now alias command allows you to alias any now.sh deployment to one of your custom domain names. For example, when I aliased this Ghost deployment to my n8.io domain name, I ran:
$ now alias set ghost-krjpyhytqq.now.sh n8.io > n8.io is a custom domain. > Verifying the DNS settings for n8.io (see https://zeit.world for help) > Verification OK! > Success! Alias created (ABCCAwOwoYnMdt0A2APPUXyZ): https://n8.io now points to https://ghost-krjpyhytqq.now.sh (aBCMRT3LQqqS4X33QMYDJxyz)
In order for this to work, you must configure your domain's DNS records to point to the zeit.world nameservers.
The problem was that I was using Google Domains for DNS management to leverage dynamic DNS records and Google Apps MX records, so I couldn't simply point the
NS record and call it a day.
I wanted my root domain name (n8.io) to resolve to the zeit.world servers so that
now alias would work as expected, but retain other records like my
MX mail record and my wildcard
CNAME record resolving to the root domain (so that foo.n8.io will resolve to n8.io, which ultimately will resolve to the Zeit servers).
Some DNS providers support what's called an
ALIAS DNS record, which is like a top-level
A record that can point to a hostname address that can be dynamically updated (similar to a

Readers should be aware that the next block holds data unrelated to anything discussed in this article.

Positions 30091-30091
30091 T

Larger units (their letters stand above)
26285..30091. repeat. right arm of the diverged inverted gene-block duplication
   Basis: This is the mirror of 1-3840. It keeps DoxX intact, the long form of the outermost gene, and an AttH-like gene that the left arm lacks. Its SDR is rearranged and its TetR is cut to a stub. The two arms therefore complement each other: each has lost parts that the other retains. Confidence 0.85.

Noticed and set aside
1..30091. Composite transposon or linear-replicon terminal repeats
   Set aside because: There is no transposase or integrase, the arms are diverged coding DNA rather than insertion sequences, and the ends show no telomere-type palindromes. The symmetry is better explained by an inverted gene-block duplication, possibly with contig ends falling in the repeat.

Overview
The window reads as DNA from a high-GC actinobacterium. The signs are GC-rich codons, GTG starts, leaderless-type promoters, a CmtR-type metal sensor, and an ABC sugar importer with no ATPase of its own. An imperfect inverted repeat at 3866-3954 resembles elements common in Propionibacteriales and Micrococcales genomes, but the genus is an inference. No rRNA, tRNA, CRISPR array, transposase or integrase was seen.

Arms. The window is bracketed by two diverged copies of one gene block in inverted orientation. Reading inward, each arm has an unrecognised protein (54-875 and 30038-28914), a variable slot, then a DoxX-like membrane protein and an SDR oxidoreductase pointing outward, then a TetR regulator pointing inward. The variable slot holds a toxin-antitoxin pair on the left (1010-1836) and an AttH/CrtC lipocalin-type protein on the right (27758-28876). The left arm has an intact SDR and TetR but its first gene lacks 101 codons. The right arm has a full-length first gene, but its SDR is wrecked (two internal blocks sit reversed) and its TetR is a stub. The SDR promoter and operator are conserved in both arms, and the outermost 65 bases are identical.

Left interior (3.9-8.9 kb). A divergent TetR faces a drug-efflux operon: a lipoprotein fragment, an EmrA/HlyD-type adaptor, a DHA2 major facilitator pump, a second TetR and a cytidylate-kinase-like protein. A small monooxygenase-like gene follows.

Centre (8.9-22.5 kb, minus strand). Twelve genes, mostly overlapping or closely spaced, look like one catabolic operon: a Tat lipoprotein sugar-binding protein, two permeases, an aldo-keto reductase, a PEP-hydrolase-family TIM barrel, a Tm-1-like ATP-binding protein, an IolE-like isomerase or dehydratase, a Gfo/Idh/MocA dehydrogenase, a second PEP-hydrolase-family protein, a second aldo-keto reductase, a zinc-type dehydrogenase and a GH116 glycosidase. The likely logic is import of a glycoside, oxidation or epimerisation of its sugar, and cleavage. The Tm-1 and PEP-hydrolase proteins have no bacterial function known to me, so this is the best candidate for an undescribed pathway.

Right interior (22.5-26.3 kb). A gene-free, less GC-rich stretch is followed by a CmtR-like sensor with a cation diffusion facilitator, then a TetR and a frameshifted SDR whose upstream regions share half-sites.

CNAME record for subdomains).
If your DNS provider supports
ALIAS records, then simply create one and point it to "alias.zeit.co" and you're done!
Google, however, does not support this record type…
Fortunately they do support what's called "Dynamic DNS", which in short means that you can programmatically update the IP address that this particular dynamic DNS record points to.
In the Google Domains "Configure DNS" area, add a new "Dynamic DNS" record pointing to the root of the domain name. To do this, specify an
@ character as the name of the record. Then hit the "Add" button to create the new record.
Expand the dropdown on your new synthetic record and find the "View Credentials" link. Click on it and copy down the username and password that were generated on your behalf. These credentials will be used in just a moment.
Now we need a script that will update this dynamic DNS record to point to the
alias.zeit.co domain name on a periodic interval (typical
ALIAS records update every 5 minutes). I've written such a script:
See the usage instructions inside the script. You need to specify the
TARGET as env variables for the script to operate properly. Invoking the script a single time will attempt to update the Dynamic DNS record to match what
TARGET is resolving to.
*/5 * * * * USERNAME=___ PASSWORD=___ HOST=___ TARGET=___ /path/to/update.sh
Fill in the blanks, and we're done!
At this point your dynamic DNS record (
HOST) will be updated to point to the
TARGET domain name every 5 minutes. Yay automation!